How to Make Etrog Jam

etrog jam how to sukkoth, esrog, succoth, succot

After the Hebrew holiday Succoth, families everywhere will have an extra etrog which can make a delicious jam. Just make sure the etrog is organic. Here’s Green Prophet’s recipe to make your own:

Ingredients for etrog (esrog) jam

  • 1 etrog (citron)
  • 6 cups water
  • 3/4 cup sugar

Slice and remove as many seeds as possible. Try slicing the long way into eighths to get seeds out as efficiently as possible. There are a LOT of seeds in an etrog so allow at least 1 hr for this step.

Chop the etrog fruit into very small pieces, including the peel, consider for this step using the food processor.

Cover fruit with water and refrigerate for at least 12 hours. Next, bring everything to a boil, and simmer uncovered for 20 minutes. Drain fruit.

Cover fruit with water and simmer again for 20 minutes, then refrigerate everything for at least 12 hours. Drain. Cover fruit with water and simmer uncovered again for 20 minutes. Drain fruit.

(These steps are important since if you skip them the finished product will be bitter!)

Cover fruit with water and add most of the sugar. Bring to a boil and simmer uncovered for 1 hour. Be careful here, if you leave it for a minute it can burn on the bottom. If it does burn, do not stir up the burned parts into the jam. Dump the stuff into a clean bowl, wash out your pot, put the jelly back in and continue.

Taste to see if you need to add more sugar. Continue simmering for ½ hour or more. The temperature should be 220º–222º, the water should be syrupy and the fruit should be clear-ish.

It should cool and congeal, if it is still runny some people add ¼ – ½ cup of orange marmalade per quart to add “pectin” and cook 15-20 minutes more. Personally, I think that however it comes out is nice.

Want more jams and preserves? See Green Prophet’s irresistible recipes for jam and cucumbers:

Indulgence, Locavore Style: Homemade Strawberry Jam
Pickling 101 – Vinegared Cucumber Salad Recipe

(This post was updated from 2008)

11 thoughts on “How to Make Etrog Jam

  1. Pingback: Jerusalem Dig Reveals First Etrog Tree in the Holy Land | Green Prophet

  2. ben

    dont worry about pesticides, since you used the esrog for a Mitzvah all the bad stuff went out of it, and you wont come to harm.

    And especially after boiling it and changing the water a few times, helps to clean all germs and poison.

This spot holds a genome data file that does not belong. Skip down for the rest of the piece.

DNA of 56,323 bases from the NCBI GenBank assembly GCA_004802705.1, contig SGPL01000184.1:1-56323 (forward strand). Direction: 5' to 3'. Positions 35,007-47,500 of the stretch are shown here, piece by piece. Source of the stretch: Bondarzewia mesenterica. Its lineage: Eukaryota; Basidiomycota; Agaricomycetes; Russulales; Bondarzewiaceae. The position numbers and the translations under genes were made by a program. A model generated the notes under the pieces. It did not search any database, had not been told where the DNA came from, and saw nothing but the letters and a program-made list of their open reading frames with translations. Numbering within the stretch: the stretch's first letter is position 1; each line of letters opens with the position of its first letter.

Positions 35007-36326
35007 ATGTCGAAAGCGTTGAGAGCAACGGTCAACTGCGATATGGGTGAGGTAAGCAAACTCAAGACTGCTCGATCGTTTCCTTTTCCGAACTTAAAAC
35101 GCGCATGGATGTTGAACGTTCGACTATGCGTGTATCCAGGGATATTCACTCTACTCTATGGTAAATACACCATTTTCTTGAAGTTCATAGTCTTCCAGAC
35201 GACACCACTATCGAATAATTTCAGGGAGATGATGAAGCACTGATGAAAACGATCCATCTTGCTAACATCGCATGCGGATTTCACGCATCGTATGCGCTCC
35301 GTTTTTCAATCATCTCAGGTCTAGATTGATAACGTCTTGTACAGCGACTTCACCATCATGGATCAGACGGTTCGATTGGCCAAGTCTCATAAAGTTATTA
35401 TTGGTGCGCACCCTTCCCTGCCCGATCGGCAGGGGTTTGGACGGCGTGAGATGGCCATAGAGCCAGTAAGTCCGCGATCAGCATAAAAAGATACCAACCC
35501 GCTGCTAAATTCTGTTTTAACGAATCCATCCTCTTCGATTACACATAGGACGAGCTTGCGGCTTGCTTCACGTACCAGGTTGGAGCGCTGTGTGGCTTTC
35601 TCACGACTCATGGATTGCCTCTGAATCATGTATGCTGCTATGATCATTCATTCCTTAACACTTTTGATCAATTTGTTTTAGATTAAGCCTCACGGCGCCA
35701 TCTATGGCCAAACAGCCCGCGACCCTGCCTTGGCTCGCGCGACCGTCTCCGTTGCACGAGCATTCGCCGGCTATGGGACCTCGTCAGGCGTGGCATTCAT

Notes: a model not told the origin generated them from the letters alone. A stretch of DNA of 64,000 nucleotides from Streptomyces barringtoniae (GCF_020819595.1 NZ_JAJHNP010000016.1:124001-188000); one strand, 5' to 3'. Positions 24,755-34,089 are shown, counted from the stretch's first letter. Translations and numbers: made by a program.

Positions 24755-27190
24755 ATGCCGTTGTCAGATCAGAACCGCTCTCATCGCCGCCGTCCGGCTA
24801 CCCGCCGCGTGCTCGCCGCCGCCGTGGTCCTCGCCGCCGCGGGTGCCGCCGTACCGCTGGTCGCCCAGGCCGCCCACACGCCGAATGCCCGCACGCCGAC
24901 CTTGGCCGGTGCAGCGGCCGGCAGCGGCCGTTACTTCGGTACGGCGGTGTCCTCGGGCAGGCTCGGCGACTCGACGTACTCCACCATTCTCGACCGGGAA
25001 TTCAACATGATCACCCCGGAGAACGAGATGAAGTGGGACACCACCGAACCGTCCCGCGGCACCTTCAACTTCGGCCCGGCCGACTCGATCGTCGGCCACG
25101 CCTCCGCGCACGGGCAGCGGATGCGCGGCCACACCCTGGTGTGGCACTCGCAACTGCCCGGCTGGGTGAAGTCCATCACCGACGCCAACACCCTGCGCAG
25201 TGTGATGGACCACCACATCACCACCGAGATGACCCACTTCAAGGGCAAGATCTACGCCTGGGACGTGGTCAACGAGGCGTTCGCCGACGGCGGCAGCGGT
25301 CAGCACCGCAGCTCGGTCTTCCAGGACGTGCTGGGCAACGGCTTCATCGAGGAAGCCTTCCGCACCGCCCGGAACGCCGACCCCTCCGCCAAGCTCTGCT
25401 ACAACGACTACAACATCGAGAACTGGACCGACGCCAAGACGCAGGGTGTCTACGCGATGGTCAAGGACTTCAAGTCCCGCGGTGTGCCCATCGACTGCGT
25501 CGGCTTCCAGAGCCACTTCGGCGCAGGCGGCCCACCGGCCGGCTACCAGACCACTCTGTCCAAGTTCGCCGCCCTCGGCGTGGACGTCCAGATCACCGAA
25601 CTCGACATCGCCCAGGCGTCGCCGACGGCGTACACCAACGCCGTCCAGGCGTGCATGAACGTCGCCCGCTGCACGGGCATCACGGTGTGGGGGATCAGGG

Reply
  3. Pingback: Don’t Eat Your Etrog Unless You Know It’s Organic | Green Prophet

  4. Arlene Jacoby

    The recipe calls for 6 cups of water and says to cover the fruit with water, refrigerate and drain 4 different times. Should the water JUST cover the fruit or should 6 cups be used each time and when it says cover with water and simmer how much water should be used?

    Arlene Jacoby

    Reply
  5. Eric

    It’s true – the etrog is one of the most toxic, highly-sprayed fruits on the market, because it is usually purchased for ritual purposes, and not to be eaten. Don’t make any etrog recipes unless you know that the source of your etrog uses sustainable farming (and if you can find such a source, please let the rest of us know!).

    See here for more info:

    http://jcarrot.org/the-toxic-etrog-read-before-you-eat

    Reply
  6. Daniel

    Anyone know how to make carob jam? I hear its delicious. The trees grow all over the emek haella region and you can eat the carob fruit right off the trees, a lot easier on the teeth than sugar. I can’t seem to find a recipe anywhere…

    Reply
  7. Jack Reichert

    I don’t know about the pesticide levels but I love the vodka tip! Some people use their lulav as fuel for burning the hometz in order to connect one holiday to the next. this seems like a more eco-friendly way to tie things up =)

    Reply
  8. Daniel Pedersen

    My friend Hillel Bromberg makes Etrog Vodka from his leftovers – he dices up the peels and adds them with sugar to a bottle of Absolut Vodka. At Purim he pulls out the bottle at megilla reading, and a good time is had by all.

    Reply
  9. Daniel Pedersen

    I have heard that Etrogim may have high levels of pesticides in them. Since they are grown not to be eaten, but for the mitzvah of 4 minim, perfect looks will get the highest price. Therefore, they are much more likely to be grown with large amounts of pesticides in order to prevent any insect damage that will mar their perfection.
    I don’t know this for a fact, since I haven’t found any studies that have tested pesticide levels in Etrogim.
    Does anyone know how etrogim are grown and what the pesticide regime is for them? Does anyone know whether this should be a concern?

    Reply

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